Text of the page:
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Influence of observable and unobservable exposure on the patient's risk of acquiring influenza-like illness at hospital


During outbreaks of hospital-acquired influenza-like illness (HA-ILI) healthcare workers, patients, relatives, and visitors are each source of infection for the others. Quantifying the contribution of various exposures will help improve prevention and control of HA-ILI outbreaks.


The objective was to study the influence of observable exposure to contagious patients and HCWs and of unobservable exposure to other sources on the patient's risk of acquiring influenza-like illness at hospital.


On the basis of data from three influenza outbreaks at hospital, we used a statistical model and Bayesian inference to estimate the attributability of HA-ILI to each of: 1) exposure to recorded vs. unrecorded sources; 2) exposure to contagious patient vs. contagious healthcare workers; 3) exposure during observable vs. unobservable contagious period of the recorded sources; and, 4) the moment of exposure.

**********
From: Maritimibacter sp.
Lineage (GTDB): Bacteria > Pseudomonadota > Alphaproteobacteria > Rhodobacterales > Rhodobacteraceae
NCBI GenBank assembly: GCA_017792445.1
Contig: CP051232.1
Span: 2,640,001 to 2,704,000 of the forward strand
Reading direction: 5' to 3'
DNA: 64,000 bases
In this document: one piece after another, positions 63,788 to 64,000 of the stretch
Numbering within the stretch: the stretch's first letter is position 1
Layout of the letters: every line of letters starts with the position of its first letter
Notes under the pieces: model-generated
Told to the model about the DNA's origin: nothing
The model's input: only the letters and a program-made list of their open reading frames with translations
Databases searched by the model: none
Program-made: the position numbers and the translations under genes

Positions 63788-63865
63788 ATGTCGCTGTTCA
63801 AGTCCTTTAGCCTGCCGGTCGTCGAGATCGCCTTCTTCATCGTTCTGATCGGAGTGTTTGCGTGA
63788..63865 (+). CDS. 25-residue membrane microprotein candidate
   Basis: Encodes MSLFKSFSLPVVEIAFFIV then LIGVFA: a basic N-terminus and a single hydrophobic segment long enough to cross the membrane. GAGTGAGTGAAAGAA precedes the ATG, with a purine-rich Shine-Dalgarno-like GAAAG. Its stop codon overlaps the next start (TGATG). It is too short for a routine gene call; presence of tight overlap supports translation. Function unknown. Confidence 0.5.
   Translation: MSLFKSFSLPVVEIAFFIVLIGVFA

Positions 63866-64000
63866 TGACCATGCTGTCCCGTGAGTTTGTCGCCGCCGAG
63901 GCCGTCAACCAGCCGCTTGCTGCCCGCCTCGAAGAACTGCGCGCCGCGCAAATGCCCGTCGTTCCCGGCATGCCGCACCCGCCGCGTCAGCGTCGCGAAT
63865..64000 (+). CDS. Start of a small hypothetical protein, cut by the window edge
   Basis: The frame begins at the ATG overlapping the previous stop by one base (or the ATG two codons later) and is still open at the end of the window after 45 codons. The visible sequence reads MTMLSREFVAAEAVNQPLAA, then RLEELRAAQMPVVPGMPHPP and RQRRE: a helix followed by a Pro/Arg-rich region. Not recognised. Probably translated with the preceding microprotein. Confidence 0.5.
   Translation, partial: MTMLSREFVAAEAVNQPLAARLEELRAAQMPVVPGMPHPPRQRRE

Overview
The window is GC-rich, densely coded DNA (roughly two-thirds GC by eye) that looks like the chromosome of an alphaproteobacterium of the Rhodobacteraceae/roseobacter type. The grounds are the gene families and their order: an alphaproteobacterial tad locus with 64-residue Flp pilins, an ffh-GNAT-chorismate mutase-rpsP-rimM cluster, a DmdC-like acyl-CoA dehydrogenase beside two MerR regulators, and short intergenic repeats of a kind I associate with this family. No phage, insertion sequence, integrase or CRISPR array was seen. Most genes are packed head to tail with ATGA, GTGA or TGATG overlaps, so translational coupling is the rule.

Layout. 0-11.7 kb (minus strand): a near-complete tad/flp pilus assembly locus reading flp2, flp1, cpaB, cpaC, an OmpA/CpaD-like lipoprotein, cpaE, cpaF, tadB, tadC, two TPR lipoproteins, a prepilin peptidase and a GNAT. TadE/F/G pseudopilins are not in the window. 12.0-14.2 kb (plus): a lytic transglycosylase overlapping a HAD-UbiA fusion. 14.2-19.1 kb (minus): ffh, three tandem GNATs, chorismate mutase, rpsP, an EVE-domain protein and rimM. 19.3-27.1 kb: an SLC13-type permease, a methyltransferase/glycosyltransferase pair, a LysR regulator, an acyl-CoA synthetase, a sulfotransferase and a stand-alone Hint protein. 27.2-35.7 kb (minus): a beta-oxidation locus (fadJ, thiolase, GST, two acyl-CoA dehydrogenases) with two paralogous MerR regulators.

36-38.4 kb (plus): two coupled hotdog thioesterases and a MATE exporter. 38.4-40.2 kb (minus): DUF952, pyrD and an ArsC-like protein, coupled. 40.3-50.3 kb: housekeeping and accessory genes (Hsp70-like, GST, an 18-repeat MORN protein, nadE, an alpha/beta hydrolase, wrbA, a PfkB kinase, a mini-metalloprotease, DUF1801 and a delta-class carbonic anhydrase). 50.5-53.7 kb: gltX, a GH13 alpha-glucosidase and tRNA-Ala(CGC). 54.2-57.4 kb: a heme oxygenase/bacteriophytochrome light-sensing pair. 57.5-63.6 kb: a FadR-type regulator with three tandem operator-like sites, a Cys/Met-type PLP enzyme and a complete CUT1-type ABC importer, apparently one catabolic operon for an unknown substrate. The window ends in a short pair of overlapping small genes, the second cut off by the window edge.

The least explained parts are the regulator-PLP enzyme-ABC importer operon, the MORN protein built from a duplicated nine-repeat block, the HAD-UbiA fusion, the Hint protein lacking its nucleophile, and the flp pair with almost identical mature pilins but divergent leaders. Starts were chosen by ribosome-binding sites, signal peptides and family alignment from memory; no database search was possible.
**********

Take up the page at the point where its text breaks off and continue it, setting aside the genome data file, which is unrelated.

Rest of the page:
Among recorded sources, 59% (95% credible interval: 34-83%) of HA-ILIs of patients were associated with exposure to contagious patients and 41% (17-66%) with exposure to contagious healthcare workers. Exposure during the unobservable contagiousness period of source patients and healthcare workers accounted for 49% (19-75%) and 82% (51-99%) of HA-ILIs, respectively. About 80% of HA-ILIs were associated with exposure one day earlier.


Secondary cases of HA-ILI might appear as soon as the day after the detection of a primary case highlighting the explosive nature of HA-ILI spread. Unobservable transmission was the main cause of HA-ILI outbreaks suggesting that symptom-based control measures alone might not reduce transmission. The results support vaccination against influenza of patients and healthcare workers and rapid interventions to control transmission.

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Payet, C., Voirin, N., Vanhems, P. et al. Influence of observable and unobservable exposure on the patient's risk of acquiring influenza-like illness at hospital. Antimicrob Resist Infect Control 4 (Suppl 1), O60 (2015).

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